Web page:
Buttermilk Almond Muffins & Meyer Lemon Curd

Buttermilk almond muffinsOver the last few years, Meyer lemons seem to be creeping into the mainstream. A cross between lemon and orange, Meyer lemons are smaller, have less acid and more sweet juiciness than common Eureka or Lisbon lemons.

I heard Alice Waters sing their praises about 10 years ago when I lived in Minneapolis, while giving a talk at a food event I attended. Because she’s Alice Waters and she could, she’d brought along a crate full of fresh, boutique-farmed California produce to display for show-and-tell.

In the middle of the big, beautiful pile of vegetables and fruits I figured I’d never, ever find in any Midwestern grocery store or produce stand was a little basket of lemons, colored an intense shade of egg-yolk orange.

Their skin was silky smooth and they had a sweet perfume I could smell from 3 feet away. One sniff of those lemons and I immediately longed to be transported to a climate where they grew.

That was a decade ago; I don’t think there was much commercial distribution of Meyer lemons; pretty much the only way you could find them was in someone’s backyard in California.

The season for Meyer lemons is relatively brief – unlike common lemons you can find any old day of the week, they appear in the market roughly between early winter and early spring.

Because they seem so scarce and rare, whenever I see them I usually buy more than I can use before they start to rot. Their skins are much more tender than the usual lemon, so they don’t last as long in the crisper drawer.

One way to preserve them is to make a buttery curd using the zest and juice.

meyer lemon curd

And a nice way to use up lemon curd (rather than tucking into it with a spoon), is baked into a topping for these tangy buttermilk muffins.

Buttermilk almond muffins

Buttermilk Almond Muffins & Meyer Lemon Curd

Yield: 1 dozen

Ingredients

  1. 1 1/3 cups all purpose flour
  2. 1/2 cup almond flour
  3. 1/3 cup sugar
  4. 1 teaspoon baking powder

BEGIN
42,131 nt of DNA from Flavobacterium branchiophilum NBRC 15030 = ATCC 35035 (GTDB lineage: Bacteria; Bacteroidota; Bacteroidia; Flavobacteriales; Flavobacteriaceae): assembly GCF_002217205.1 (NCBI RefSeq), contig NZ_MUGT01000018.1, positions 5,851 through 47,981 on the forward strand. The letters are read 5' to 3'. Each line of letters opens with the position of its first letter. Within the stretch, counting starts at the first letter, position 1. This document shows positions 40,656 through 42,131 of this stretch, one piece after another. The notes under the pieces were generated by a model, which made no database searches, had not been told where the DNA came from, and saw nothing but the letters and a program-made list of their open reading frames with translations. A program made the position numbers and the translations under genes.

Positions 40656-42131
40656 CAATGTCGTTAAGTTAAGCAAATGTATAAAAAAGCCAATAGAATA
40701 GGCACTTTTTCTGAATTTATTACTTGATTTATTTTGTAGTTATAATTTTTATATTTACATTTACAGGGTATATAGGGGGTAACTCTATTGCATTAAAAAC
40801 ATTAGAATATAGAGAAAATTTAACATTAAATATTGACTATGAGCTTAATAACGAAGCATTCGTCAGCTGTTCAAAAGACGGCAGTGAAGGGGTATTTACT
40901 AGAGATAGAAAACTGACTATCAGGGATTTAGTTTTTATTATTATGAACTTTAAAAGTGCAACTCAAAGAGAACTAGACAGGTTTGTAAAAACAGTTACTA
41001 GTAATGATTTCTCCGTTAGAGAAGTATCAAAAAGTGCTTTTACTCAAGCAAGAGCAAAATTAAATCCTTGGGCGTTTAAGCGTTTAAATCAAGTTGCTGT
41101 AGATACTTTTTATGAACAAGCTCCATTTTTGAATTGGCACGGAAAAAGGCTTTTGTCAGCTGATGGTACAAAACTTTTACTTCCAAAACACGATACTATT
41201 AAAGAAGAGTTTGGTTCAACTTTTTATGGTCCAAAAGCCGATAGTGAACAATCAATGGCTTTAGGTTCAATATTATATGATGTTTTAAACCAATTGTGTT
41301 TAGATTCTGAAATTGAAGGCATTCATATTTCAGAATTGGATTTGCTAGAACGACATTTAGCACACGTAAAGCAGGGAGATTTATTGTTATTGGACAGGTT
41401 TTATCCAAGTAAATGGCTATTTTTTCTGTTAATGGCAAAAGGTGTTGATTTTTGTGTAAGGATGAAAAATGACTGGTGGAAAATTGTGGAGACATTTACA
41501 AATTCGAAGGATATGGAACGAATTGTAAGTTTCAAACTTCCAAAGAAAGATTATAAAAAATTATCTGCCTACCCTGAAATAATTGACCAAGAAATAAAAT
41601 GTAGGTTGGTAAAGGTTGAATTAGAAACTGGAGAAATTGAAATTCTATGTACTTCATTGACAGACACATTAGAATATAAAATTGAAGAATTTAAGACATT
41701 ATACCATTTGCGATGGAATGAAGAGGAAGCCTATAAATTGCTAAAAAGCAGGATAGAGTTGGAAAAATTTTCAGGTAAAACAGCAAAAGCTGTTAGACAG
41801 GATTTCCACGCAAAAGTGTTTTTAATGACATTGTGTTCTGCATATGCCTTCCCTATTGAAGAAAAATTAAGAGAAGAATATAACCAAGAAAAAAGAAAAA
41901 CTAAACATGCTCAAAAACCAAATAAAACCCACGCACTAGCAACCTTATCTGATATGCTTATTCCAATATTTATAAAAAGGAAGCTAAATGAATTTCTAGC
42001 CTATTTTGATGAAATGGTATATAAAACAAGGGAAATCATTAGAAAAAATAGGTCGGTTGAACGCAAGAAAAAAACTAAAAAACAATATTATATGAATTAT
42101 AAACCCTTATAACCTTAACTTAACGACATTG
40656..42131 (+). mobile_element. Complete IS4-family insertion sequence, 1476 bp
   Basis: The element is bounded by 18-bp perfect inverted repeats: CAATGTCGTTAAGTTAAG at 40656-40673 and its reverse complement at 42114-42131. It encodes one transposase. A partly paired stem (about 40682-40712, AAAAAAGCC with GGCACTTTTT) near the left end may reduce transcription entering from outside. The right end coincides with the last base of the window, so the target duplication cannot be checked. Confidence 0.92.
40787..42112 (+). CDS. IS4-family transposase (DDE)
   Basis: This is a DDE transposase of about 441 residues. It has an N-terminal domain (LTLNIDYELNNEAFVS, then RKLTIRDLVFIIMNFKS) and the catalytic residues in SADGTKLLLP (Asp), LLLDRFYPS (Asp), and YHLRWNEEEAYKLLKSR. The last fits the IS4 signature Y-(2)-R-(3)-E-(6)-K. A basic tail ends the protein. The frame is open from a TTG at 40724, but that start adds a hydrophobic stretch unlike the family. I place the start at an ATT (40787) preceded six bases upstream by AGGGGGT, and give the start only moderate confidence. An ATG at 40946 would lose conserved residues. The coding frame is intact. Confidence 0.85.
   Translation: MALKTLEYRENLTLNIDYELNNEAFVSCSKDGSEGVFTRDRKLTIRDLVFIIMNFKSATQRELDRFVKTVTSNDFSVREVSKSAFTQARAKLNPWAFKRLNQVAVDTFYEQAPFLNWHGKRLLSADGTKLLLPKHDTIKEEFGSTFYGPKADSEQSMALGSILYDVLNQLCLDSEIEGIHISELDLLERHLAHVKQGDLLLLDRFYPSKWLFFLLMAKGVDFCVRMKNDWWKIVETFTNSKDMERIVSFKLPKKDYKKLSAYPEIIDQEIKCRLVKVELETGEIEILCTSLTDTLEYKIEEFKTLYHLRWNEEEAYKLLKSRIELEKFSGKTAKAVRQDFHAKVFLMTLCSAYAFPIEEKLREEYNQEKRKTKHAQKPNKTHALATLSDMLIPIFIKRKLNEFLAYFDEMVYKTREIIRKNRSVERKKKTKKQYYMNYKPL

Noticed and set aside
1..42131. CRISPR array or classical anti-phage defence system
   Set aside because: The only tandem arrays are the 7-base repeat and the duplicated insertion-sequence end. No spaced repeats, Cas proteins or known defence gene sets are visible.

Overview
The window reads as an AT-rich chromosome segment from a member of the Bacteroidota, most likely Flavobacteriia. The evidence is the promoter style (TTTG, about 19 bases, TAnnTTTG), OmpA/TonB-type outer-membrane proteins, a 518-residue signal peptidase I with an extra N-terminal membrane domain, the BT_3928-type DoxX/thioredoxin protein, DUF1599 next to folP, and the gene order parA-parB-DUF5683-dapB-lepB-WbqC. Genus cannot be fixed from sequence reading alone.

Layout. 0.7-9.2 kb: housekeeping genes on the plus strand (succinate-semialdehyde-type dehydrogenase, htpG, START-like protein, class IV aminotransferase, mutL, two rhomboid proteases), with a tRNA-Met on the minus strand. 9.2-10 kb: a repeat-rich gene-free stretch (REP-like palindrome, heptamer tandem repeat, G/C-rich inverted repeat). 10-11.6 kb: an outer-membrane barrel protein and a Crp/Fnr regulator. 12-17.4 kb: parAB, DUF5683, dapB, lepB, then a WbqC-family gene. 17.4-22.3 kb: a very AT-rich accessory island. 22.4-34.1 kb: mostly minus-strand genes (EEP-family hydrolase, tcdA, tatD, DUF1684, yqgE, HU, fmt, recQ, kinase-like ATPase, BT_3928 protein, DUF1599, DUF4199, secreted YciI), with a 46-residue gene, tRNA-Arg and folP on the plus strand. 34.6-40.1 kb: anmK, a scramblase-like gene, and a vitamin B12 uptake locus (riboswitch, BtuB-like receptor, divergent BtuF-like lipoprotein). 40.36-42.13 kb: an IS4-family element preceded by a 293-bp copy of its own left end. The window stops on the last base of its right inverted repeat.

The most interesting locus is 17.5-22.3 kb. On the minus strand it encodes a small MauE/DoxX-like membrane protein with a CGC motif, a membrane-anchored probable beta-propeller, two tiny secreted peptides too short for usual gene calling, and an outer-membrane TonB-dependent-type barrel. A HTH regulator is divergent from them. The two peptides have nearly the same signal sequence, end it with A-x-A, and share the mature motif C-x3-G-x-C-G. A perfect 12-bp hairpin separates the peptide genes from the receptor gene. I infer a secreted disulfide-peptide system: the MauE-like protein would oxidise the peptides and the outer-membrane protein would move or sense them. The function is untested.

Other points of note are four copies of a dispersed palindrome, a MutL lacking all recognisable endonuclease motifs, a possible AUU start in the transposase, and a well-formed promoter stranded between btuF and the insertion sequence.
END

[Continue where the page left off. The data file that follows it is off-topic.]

5. 1 teaspoon baking soda
  6. 1/2 teaspoon salt
  7. 2 eggs
  8. 1 1/4 cups buttermilk
  9. 4 tablespoons (1/2 stick) butter, melted
  10. Freshly grated zest of 2 Meyer or regular lemons
  11. 1/2 teaspoon pure almond extract
  12. 3/4 cup Meyer lemon curd -recipe follows (yes, you can use prepared lemon curd instead)
  13. 3/4 cup sliced, toasted almonds
  14. For Meyer lemon curd:
  15. 3 Meyer lemons
  16. 3/4 cup sugar
  17. 4 eggs, lightly beaten
  18. 6 tablespoons butter, cut into pieces

Instructions

  1. Preheat oven to 350 degrees. Butter a muffin tin or line with cupcake liners.
  2. Whisk together the flours, sugar, baking powder, baking soda and salt in a large bowl. In a separate bowl lightly beat the eggs, buttermilk, butter, zest and almond extract; pour over the flour mixture and stir until just blended.
  3. Divide the batter into the muffin pan cups. Top each cup with 1 teaspoon each of the lemon curd and the almonds.
  4. Bake 15 - 20 minutes, or until tops are just turning golden and are firm to the touch.Cool the muffins for 10 minutes before turning out and serving.
  5. To make the lemon curd, zest the lemons with a grater, then cut them in half and squeeze the juice into a small, heavy saucepan. Add the zest and stir in the sugar to dissolve.
  6. Add the eggs and butter and place the pan over medium heat. Use a small heatproof spatula or wooden spoon to constantly stir the mixture until it begins to thicken around the edges of the pan.
  7. Scrape the sides and bottom of the pan and lower the heat a bit as you continue to stir. At this point it should form a curd pretty quickly, within a minute or two. Once it reaches a pourable pudding-like consistency, remove the pan from the heat.
  8. Strain the curd into a bowl, cover and chill at least 2 hours before using.
http://familystylefood.com/2011/03/buttermilk-almond-muffins-meyer-lemon-curd/

Shaved Squash Salad with Toasted Walnuts

I’m deep into Gabrielle Hamiltons’s book Blood, Bones and Butter.

I fell asleep last night to her words describing the first time she encounters the simple cooking of Alda, an eighty year old woman from the Italian boot heel; in Puglia. She is the mother of her then-new husband.

How this woman soulfully – and deliciously – connects with the food that literally grows like some kind of Garden of Eden in her backyard, stuff “like none” what you’d find here, outside that hot Southern Italian climate.